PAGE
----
By Peter Jeff
The Leadership Mints Guy
Here’s an idea to help you inspire with more than words. Reading time: 2:12.
The founder of the McDonald’s hamburger empire was fuming mad. Ray Kroc was so hot that you could have grilled a Big Mac on his forehand.
The Golden Arch patriarch wanted his store managers to spend more time with customers in the front of the store and less time sitting on the wooden chair in the office in back of the store. He sent each store manager a hand saw and a message: “Saw off the back of your chair.”
Apocryphal or not, the story illustrates Kroc’s passion to continuously improve performance, a passion that is the crux of leadership that embodies, embraces and espouses a can-do, will-do, spirit, energy and drive.
The saw-off-the-legs-of-the-chair story also illustrates a key skill of the most inspiring leaders: They speak loudly and carry a big stick (or saw), especially in steering an organization through culture-busting change.
Words are hardly necessary. The action speaks louder than any words. Consider the way a new Xerox division leader spent his first day on the job. In the parking lot. Painting.
He took off his coat and tie, dipped a paint brush into a gallon of black paint and painted over the well-marked executive parking spaces. He was waging a campaign for greater customer service and that meant more teamwork and less corporate vs. workers mentality. No more executive parking places. His parking space was the first to feel his “pain-t.” Gone were any highly visible executive perks in the spirit of building greater trust throughout his division.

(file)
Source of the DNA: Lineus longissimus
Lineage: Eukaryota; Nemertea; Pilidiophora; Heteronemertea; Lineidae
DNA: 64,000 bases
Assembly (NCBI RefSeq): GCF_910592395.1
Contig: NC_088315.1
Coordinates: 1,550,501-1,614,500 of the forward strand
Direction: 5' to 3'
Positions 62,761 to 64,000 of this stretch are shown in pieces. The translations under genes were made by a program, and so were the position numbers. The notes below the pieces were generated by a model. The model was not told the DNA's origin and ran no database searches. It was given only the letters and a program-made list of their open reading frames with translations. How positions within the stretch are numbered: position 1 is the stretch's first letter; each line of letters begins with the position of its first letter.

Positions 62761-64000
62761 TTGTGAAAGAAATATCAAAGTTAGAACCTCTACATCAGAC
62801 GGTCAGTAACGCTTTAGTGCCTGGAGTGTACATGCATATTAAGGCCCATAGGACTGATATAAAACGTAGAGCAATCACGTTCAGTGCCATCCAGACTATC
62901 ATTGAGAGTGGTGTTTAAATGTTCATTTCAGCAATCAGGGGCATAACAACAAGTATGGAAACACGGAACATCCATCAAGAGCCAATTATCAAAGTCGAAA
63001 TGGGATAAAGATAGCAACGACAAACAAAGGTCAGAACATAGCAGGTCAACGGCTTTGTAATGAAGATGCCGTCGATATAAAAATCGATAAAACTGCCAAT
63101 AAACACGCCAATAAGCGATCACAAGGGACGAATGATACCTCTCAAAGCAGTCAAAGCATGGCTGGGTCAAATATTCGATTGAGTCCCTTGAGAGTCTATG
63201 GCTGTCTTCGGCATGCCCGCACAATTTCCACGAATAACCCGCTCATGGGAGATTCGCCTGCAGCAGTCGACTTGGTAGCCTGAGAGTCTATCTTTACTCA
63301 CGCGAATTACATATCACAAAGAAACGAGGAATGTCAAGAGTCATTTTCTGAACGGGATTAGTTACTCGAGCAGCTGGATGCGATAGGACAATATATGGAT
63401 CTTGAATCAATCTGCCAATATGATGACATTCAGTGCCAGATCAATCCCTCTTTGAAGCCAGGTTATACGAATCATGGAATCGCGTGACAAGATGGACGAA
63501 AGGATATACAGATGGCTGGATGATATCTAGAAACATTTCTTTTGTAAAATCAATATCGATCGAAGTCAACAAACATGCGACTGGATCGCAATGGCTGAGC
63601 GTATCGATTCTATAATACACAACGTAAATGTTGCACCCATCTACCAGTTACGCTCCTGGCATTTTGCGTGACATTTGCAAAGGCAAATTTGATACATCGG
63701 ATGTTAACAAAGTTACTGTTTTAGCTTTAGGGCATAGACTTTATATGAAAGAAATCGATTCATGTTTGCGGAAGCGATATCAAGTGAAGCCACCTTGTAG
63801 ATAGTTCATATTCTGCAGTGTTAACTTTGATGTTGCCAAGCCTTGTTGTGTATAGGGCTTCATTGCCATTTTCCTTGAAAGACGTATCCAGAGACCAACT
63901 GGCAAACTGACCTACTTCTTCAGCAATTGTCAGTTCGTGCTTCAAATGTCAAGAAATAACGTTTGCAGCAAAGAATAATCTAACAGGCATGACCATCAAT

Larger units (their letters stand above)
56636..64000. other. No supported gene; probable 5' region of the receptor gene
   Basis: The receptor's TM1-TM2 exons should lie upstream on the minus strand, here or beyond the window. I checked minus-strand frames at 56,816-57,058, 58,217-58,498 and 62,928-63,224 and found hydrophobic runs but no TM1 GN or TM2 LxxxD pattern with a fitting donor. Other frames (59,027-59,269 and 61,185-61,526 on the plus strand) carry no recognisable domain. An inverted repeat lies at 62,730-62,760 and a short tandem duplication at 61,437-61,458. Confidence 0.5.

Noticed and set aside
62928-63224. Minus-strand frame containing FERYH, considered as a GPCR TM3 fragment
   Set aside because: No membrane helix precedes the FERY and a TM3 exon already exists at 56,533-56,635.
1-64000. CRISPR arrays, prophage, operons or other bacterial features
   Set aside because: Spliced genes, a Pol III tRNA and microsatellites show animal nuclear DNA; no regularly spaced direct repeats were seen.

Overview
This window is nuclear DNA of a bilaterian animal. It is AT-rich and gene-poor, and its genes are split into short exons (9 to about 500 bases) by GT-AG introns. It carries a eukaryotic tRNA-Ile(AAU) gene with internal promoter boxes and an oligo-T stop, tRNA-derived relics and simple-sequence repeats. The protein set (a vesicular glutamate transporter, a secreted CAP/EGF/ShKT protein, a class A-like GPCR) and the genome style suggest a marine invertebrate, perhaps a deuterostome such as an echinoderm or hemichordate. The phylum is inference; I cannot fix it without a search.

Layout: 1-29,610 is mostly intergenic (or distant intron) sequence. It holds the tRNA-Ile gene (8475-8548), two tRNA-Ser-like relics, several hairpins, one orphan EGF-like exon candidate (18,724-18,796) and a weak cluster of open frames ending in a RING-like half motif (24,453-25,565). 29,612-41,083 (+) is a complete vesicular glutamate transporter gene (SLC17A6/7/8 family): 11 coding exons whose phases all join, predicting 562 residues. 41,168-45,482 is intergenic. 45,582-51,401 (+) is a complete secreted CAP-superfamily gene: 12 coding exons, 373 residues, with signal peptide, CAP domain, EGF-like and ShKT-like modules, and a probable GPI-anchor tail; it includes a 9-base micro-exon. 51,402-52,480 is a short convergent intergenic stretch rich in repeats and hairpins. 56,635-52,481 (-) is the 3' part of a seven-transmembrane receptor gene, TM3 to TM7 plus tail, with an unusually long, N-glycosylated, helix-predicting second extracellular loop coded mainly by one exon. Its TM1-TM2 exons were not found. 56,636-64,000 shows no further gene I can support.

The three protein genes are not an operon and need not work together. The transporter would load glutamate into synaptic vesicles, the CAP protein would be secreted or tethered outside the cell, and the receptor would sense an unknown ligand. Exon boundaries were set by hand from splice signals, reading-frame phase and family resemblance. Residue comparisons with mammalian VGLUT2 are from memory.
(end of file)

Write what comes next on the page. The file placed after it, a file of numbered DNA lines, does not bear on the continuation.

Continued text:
Sometimes leaders have to speak loudly and carry a big stick (or saw or even a sledge-hammer) when an organization has been so successful it resists change.
Words melt in the mouths of executives before they ever reach the open air. Words can’t match the awesome power of action, especially counter-intuitive action like that of the newly named chief executive officer at Corning, the glass manufacturer.
The new CEO wielded a sledgehammer to literally carve out a new corporate direction in front of hundreds of shocked sales staff attending a company-wide meeting on the future direction of Corning. He got their attention, pulverizing more than $1 million of decorative glass that had made Corning famous and successful.
Shattering the glass “menagerie” of the past would better pound out a more profitable future direction of the company. With a sledge-hammer that everyone and anyone could hear to make a smashing success. Where’s your sledgehammer in carving out a new direction for your department or company?
Speak up boldly and carry a big stick to keep your leadership thinking in mint condition.
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